Step 2

The tanks were then left for a couple of weeks on a window ledge with plenty of exposure to sunlight and as high a temperature as Penrith in summer will allow.

Picture4-2Both tanks turned a nice deep shade of green but to provide a more accurate measurement we monitored the rate of growth by measuring the chlorophyll-a absorbance using a UV-spectrophotometer measuring the absorbance change over time at a constant 679nm.

Step 3

After the 2 weeks growth we plumbed in a prototype BIO-100 UV LED reactor to one of the tanks allowing the water to flow through and continuously recirculate at approximately 4 litres/min while continuing to let algae grow untreated in the control tank.

Picture5-2Over the next 4 days, with 24/7 UV treatment, the test tank gradually turned visibly less green until the water was almost clear when viewed in a beaker.


And the chlorophyll-a peak (absorbance at 679nm) disappeared from the scan on the spectrophotometer:


Step 4

As an additional test we wanted to determine the effect of removing the UV treatment. So the tanks were left again on the window ledge.
Over the next 4 days the control sample continued to show algal growth but the treated sample remained clear, even when more nutrient was added.


The following graph shows the effect of the UV-C LED treatment on chlorophyll-a over the whole test period compared to the control sample.

Algae Graph


This simple test process demonstrates that UV LED at 275nm can be effective in removing algae from a water source.

We also measured the UV Transmissivity (UVT) at the standard 254nm prior to treating with UV-C radiation. The UVT after 2 weeks algae growth measured almost 0%.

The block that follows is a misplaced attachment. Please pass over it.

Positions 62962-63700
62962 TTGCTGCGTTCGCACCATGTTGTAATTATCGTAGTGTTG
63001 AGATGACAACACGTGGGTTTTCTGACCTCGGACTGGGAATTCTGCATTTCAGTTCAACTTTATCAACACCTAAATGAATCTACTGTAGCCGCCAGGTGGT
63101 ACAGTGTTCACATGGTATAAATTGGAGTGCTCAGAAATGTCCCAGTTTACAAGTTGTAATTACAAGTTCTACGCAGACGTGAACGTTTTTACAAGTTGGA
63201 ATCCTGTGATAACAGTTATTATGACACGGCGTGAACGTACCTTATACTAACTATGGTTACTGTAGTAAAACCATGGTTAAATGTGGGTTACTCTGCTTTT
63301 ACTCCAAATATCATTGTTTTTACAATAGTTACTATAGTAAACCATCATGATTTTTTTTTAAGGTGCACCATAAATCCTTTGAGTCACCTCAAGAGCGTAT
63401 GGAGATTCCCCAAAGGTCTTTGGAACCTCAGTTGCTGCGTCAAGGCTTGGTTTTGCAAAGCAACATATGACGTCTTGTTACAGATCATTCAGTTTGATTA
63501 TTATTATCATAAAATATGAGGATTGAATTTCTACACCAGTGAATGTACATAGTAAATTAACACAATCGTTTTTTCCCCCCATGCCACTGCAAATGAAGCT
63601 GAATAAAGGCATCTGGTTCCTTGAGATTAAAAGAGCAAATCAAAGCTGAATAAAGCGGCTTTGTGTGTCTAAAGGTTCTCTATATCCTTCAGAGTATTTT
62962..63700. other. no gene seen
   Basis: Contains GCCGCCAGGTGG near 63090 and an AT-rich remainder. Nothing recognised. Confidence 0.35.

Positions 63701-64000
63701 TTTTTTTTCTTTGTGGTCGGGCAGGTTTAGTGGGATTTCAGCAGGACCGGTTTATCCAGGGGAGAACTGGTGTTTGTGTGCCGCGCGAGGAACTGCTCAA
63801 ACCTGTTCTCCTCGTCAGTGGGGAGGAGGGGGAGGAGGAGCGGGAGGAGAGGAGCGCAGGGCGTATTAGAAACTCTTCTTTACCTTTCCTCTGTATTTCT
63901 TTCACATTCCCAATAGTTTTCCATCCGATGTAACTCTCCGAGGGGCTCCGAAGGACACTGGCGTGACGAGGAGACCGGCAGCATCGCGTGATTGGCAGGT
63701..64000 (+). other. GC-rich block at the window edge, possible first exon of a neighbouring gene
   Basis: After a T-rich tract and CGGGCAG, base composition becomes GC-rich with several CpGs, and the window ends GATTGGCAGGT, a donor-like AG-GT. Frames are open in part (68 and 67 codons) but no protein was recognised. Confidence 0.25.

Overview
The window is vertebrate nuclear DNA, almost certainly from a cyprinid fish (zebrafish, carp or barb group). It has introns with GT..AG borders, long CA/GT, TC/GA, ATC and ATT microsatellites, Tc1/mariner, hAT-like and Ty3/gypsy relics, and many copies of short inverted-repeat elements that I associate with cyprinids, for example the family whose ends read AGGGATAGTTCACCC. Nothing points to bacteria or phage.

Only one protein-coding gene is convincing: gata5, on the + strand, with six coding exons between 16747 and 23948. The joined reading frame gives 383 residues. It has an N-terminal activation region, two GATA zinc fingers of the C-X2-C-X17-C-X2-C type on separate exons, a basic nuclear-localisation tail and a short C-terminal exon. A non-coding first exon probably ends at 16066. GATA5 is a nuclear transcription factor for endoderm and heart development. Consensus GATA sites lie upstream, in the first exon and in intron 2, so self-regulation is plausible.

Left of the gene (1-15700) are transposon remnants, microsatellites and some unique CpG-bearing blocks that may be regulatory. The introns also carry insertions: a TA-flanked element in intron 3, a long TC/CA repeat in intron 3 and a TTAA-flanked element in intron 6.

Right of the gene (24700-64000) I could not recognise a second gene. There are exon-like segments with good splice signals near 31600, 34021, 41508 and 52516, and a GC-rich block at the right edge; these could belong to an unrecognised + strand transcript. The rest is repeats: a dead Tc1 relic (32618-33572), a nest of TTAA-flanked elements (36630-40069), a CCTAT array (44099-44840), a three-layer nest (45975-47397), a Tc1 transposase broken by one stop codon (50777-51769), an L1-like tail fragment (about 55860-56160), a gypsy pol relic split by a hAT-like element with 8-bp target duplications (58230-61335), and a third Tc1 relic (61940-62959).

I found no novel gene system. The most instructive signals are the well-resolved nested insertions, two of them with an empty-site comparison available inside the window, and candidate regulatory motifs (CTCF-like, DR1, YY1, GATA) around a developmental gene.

Interestingly, even though the post-UV treated sample showed a very low absorbance at 679nm and was visibly much clearer than the control sample, the UVT measurement was still close to 0%.

For this initial testing, the UV Intensity from the BIO-100 Reactor was not measured as we are not looking to define an optimum dose rate at this stage, rather an understanding of the gradual degradation of algae through a recirculating system.

The potential advantage of UV LED compared to traditional mercury UV lamps for such as process is that LEDs generate no heat at the quartz/water interface so don’t have the same issues with scaling and baking on of particles which require mercury lamp systems to require wiping systems which have the knock-on effect of increased maintenance.

The potential uses for UV for the removal of algae are widespread and include fish farms, aquariums, zoos and a wide variety of industrial applications. Indeed, mercury lamp systems are already used for low flow applications such as ponds and fish tanks.

But, this is the first step to demonstrating the effective use of UV LED solid state technology which may provide efficient algae removal for larger scale applications and at the same time protect the environment from the harmful effects of mercury



Topics from this blog: Disinfection Innovation UV LED Control

Mercury Free UV LED

Download our White Paper which introduces municipal scale UV LED Disinfection

Why Typhon’s UV LED Water Treatment?

An optimally efficient configuration of UV LEDs in a water treatment system will be first to compete with Hg UV and will retain its advantage as UV LED performance improves.